Ill-informed social media burst out with sentiments demanding retaliation against the families of terrorists. My own tweet asking people in India to condemn the terrorist action against innocent families was re-tweeted over 20000 times but the comments expressed anger and even regret that the Army and other security forces (SF) were not doing enough to send home a strong message to the terror groups; the strong message that most advocated was a tit for tat action to target families of terrorists too. Explanations that forces of the government do not target innocents unlike the terrorists, who have no apparent obligations towards rules of conflict, cut no ice across most of the country. Many suggested and in fact even inquired why the concept adopted by the Punjab Police during the Punjab militancy could not be duplicated here; they were once again recalling that the Police leadership in Punjab in 1990 legitimized targeting of terrorist families which forced terrorists to relent and cease their targeting campaign.
It’s an interesting mix of sentiments and a paradox of sorts emerging in the situation in the Valley. Quick fix solutions people seek are going to remain elusive and the temptation to employ counter violence against innocents is going to exacerbate rather than resolve anything. A few issues need to be highlighted before examining the potential direction this can take.
People must never view the security situation purely from the Army’s angle and wonder why the JKP cannot secure its own. The concept of policing and soldiering in a hybrid proxy conflict has different strokes. The Army after operating in the field returns to the secure environment of its billets and camps; the JKP does not do that. People need to realize why. A police force has many components – only the armed police is organized as units and live in secure billets or are deployed as sub units. The rest of the police personnel, especially those working in police stations and as traffic policemen live in their homes making them doubly vulnerable. Many feel that an enraged local police force, seething at terrorist attempts to target its families, will automatically respond in kind and be victorious in outcome. There is no such guarantee. The level of local alienation in Kashmir is many notches higher than ever experienced in Punjab. In fact the Punjab gentry did not take to supporting the terrorist elements in the manner we are witnessing in Kashmir; flash mobs at terror hideouts was not even imagined in Punjab. Ethically, any campaign against innocents always ends with egg on the face and is no accepted way of conducting a counter campaign. Where evidence of involvement of terrorist families in over ground support or otherwise is proved legal action must be initiated.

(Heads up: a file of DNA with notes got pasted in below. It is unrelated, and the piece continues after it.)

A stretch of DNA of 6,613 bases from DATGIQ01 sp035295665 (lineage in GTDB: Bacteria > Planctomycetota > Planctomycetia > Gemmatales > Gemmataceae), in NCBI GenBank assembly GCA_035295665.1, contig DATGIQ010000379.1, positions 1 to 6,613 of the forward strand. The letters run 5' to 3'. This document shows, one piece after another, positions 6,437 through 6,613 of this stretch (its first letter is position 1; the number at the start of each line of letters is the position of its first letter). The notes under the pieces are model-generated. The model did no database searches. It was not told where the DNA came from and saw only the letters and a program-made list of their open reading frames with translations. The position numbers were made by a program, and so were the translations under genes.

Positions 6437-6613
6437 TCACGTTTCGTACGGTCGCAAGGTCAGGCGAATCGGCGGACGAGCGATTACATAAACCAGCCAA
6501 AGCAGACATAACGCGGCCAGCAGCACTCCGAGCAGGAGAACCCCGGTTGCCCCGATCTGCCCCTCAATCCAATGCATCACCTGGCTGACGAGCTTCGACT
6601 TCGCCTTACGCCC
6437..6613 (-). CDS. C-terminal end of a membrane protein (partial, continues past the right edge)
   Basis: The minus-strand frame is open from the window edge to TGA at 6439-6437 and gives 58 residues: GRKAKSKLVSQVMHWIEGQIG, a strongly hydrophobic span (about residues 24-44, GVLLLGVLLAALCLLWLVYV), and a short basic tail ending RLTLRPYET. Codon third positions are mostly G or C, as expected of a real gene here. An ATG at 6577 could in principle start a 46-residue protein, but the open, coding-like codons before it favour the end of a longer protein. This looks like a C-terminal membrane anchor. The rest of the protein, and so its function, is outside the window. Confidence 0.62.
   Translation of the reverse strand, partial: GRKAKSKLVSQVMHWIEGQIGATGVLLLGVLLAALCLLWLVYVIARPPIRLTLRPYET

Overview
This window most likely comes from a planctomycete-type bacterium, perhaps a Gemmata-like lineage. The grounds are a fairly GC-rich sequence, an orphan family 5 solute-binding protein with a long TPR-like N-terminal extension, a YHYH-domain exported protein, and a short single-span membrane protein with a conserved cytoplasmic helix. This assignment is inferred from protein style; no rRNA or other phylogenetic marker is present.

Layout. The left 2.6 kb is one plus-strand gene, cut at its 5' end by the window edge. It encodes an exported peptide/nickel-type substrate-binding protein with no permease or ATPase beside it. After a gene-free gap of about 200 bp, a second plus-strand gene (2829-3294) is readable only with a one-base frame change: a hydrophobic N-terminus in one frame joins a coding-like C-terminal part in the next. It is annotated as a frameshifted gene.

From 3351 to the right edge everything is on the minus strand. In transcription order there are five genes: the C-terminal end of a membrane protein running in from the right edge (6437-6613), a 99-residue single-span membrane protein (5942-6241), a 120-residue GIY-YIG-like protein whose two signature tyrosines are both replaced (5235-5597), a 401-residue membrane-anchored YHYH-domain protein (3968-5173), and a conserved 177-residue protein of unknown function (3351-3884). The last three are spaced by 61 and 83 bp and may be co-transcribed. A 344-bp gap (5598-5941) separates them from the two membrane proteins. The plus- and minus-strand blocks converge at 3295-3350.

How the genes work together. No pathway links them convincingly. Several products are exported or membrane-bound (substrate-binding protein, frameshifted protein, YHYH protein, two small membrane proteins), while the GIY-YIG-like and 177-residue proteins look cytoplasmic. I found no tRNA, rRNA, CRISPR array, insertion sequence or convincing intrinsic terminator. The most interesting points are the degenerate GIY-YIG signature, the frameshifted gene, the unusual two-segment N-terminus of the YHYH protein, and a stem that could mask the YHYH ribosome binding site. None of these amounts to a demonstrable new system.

The temptation to target families with links to those in terrorist ranks is something that will please the sponsors of proxy war who would probably get another opportunity to further their campaign without having to work for it. The action-reaction spiral based upon response by terrorists against policemen’s families and the subsequent counter will let loose a bloody cycle and create yet another uncontrollable situation which will give boost to further alienation. JKP’s professionalism will be tested and actually diluted if this were to happen and the Army would be left on its own with intelligence and the campaign against financial networks taking a back seat.
Securing the police families is a difficult task. First there is the physical security where some temporary efforts can be made in clubbing vulnerable families or enhancing the number of policemen and families inside police lines. None of this is a permanent solution as family connections are widespread and thus vulnerability of all is high. What the police are capable of doing is undertake a social awareness campaign for the people to accord cooperative security to the police families. This needs a sophisticated communication strategy which must be professionally set up for it.
The JKP has always come in for high praise for its professionalism, loyalty and patriotism. More needs to be done for it as far as terms and conditions of service are concerned. It’s a resource that the sponsors across the LoC know is a major asset in India’s quiver. We need to be extremely careful in doing anything which may upset its equilibrium. Once that is lost, regaining it may just remain an elusive dream.
(The author is former GOC of Srinagar based 15 Corps).
(In agreement with